A defense lawyer in the retrial of Pedro Hernandez for allegedly killing 6-year-old Etan Patz hammered a one-time suspect, convicted child molester Jose Ramos, early and often as the real culprit as summations began Monday in the case stemming from the boy’s 1979 disappearance.
“Jose Ramos is a serial predator with motive, means and opportunity to have made Etan Patz his victim,” said lawyer Harvey Fishbein during his daylong closing argument in Manhattan Supreme Court. “ . . . Jose Ramos is reasonable doubt all on his own.”
Hernandez, 55, of Maple Shade, New Jersey, was a clerk in a SoHo neighborhood bodega next to the bus stop where Etan was headed when he disappeared without a trace. Hernandez emerged as a suspect in 2012 when a relative tipped police, and he confessed on videotape after a lengthy interrogation.
The two-pronged defense strategy has been to claim the confession stemmed from a mental disorder, and to blame Ramos — a friend of a woman who walked Etan home from school. Ramos once told an FBI agent he met a little boy who “could have been” Etan the day he went missing.
The first trial of Hernandez in 2015 ended in an 11-1 deadlock in favor of conviction. The defense offered both defenses at that trial, but has subtly shifted strategy in the retrial — relying more heavily on former FBI supervisor Mary Galligan to focus suspicion on Ramos, and giving him a more prominent place in opening and closing arguments.
Hernandez, aside from the Patz charges, has no criminal record. But Ramos has a long record of molesting little boys, Fishbein said, displaying pictures of the bearded, bushy haired convict and a Bronx drainpipe where he once tried to lure victims.
“The evidence may not be enough to prove Jose Ramos was guilty beyond a reasonable doubt,” he said. “ . . . But what is important is that Ramos is the face of a true pedophile. Ramos is calculating, Ramos is manipulative, and Ramos is a serial offender. He repeatedly molested young, blond, blue-eyed boys.”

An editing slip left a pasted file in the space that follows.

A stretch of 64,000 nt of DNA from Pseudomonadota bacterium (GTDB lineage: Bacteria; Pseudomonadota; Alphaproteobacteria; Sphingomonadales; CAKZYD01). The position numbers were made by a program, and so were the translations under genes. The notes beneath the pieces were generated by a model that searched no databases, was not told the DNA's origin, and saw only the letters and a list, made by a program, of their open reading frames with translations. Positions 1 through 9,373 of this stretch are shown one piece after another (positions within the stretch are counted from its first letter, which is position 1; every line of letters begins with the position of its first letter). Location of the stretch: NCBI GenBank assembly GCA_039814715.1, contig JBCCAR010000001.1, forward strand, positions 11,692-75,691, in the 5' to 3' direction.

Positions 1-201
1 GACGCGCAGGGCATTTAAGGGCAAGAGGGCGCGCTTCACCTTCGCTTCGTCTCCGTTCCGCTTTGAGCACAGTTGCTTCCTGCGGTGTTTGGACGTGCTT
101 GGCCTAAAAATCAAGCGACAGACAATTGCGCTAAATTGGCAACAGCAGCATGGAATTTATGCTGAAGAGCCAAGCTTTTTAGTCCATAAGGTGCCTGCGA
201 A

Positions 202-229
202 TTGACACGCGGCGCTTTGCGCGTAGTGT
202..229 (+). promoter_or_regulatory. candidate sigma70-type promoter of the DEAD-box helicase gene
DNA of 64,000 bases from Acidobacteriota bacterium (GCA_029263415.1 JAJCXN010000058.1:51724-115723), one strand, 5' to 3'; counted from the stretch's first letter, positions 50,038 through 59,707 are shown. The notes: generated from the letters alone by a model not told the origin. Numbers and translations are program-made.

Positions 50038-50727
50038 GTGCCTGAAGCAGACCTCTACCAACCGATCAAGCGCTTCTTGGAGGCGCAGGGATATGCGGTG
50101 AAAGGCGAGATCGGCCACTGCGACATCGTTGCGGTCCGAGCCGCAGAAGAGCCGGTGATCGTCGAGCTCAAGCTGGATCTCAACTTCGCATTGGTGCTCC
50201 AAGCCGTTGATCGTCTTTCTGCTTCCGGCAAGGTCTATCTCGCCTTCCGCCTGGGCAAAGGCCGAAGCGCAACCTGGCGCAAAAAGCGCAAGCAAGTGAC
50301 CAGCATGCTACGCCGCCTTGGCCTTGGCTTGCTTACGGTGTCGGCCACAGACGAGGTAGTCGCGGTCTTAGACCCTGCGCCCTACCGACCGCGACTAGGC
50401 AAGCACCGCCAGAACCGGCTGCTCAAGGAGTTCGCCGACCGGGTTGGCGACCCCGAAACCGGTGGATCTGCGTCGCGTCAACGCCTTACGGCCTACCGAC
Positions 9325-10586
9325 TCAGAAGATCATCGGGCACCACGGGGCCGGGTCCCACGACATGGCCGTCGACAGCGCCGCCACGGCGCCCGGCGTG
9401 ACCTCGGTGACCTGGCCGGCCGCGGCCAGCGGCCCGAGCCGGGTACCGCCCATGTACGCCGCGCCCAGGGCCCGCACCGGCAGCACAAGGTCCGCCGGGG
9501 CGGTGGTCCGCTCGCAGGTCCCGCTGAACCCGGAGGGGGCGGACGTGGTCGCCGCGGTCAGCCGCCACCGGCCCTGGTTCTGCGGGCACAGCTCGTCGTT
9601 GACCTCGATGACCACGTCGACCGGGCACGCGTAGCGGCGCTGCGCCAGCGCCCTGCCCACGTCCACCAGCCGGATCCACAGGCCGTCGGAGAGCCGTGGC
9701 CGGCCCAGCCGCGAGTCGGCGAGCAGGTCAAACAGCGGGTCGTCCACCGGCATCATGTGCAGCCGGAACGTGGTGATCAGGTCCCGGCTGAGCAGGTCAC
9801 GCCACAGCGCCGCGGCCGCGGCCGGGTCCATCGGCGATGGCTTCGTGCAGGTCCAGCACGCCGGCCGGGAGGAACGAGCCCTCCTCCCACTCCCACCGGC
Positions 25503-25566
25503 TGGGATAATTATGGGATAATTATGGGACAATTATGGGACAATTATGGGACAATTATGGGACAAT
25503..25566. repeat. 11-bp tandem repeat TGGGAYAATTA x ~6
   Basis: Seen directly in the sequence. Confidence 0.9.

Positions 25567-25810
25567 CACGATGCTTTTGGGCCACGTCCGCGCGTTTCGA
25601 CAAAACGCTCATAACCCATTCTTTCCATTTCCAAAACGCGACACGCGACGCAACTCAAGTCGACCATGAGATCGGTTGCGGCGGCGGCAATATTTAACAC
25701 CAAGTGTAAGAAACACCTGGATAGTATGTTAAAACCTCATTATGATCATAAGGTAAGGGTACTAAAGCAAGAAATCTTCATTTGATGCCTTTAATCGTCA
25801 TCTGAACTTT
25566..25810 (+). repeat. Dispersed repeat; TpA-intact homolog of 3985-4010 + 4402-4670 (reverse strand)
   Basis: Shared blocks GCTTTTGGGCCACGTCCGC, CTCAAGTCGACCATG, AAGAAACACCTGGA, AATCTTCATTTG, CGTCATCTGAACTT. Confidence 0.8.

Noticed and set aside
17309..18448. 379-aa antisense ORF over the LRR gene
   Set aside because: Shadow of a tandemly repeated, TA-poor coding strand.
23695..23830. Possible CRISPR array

Fishbein also targeted the confession, in which Hernandez said that he lured Etan into the basement of the bodega with an offer of a soda, strangled him, put his body into a produce box, and carried it two blocks to a garbage trash bin.
The confession followed lengthy police questioning that was not videotaped. Police took advantage of Hernandez, using a “psychological, subtle and savvy” interrogation to prey on his low IQ and mental state, and feeding him bits of information to get a confession, the lawyer said.
“Pedro Hernandez is an odd, limited and vulnerable man,” Fishbein told the jury. “Pedro Hernandez is an innocent man.”
Hernandez, according to testimony at trial, made several inculpatory statements about something he had done to a boy — at a prayer group, to a friend and to an ex-wife — in private settings, and prosecutors are expected to argue that police merely drew out previous expressions of guilt.
But Fishbein said the details of those various statements were dramatically different from each other and from his final confession, distorting reality as a result of the same mental condition — schizotypal personality disorder — that led him to have hallucinations and see shadows.
Describing Hernandez as an “odd, limited and vulnerable man,” he urged jurors to reject a case with no forensic evidence based entirely on a confession.
“What you have heard is that the only evidence against Mr. Hernandez is his own words — this reliable and inconsistent man,” Fishbein said. “He’s just unreliable. And he’s the only witness against himself.”
The prosecution closing arguments are scheduled for Tuesday.